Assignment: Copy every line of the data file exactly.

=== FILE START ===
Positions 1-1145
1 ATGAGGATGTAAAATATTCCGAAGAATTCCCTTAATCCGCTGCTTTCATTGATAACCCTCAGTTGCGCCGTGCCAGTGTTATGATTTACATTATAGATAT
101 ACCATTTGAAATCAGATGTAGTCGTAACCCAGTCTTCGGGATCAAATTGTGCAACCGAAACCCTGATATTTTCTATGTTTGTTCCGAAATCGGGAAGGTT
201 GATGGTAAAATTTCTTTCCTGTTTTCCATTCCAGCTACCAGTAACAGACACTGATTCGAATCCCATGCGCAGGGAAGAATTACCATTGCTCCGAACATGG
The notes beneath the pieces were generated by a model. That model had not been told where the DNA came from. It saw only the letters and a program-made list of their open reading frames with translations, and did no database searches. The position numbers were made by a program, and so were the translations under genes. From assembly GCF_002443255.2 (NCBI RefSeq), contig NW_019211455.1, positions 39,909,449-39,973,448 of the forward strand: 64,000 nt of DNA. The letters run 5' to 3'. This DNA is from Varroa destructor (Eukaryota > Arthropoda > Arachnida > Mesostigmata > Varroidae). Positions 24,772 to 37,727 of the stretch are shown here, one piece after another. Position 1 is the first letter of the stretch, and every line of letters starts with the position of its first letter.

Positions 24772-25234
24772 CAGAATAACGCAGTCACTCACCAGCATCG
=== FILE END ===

Positions 1-1145
1 ATGAGGATGTAAAATATTCCGAAGAATTCCCTTAATCCGCTGCTTTCATTGATAACCCTCAGTTGCGCCGTGCCAGTGTTATGATTTACATTATAGATAT
101 ACCATTTGAAATCAGATGTAGTCGTAACCCAGTCTTCGGGATCAAATTGTGCAACCGAAACCCTGATATTTTCTATGTTTGTTCCGAAATCGGGAAGGTT
201 GATGGTAAAATTTCTTTCCTGTTTTCCATTCCAGCTACCAGTAACAGACACTGATTCGAATCCCATGCGCAGGGAAGAATTACCATTGCTCCGAACATGG
The notes beneath the pieces were generated by a model. That model had not been told where the DNA came from. It saw only the letters and a program-made list of their open reading frames with translations, and did no database searches. The position numbers were made by a program, and so were the translations under genes. From assembly GCF_002443255.2 (NCBI RefSeq), contig NW_019211455.1, positions 39,909,449-39,973,448 of the forward strand: 64,000 nt of DNA. The letters run 5' to 3'. This DNA is from Varroa destructor (Eukaryota > Arthropoda > Arachnida > Mesostigmata > Varroidae). Positions 24,772 to 37,727 of the stretch are shown here, one piece after another. Position 1 is the first letter of the stretch, and every line of letters starts with the position of its first letter.

Positions 24772-25234
24772 CAGAATAACGCAGTCACTCACCAGCATCG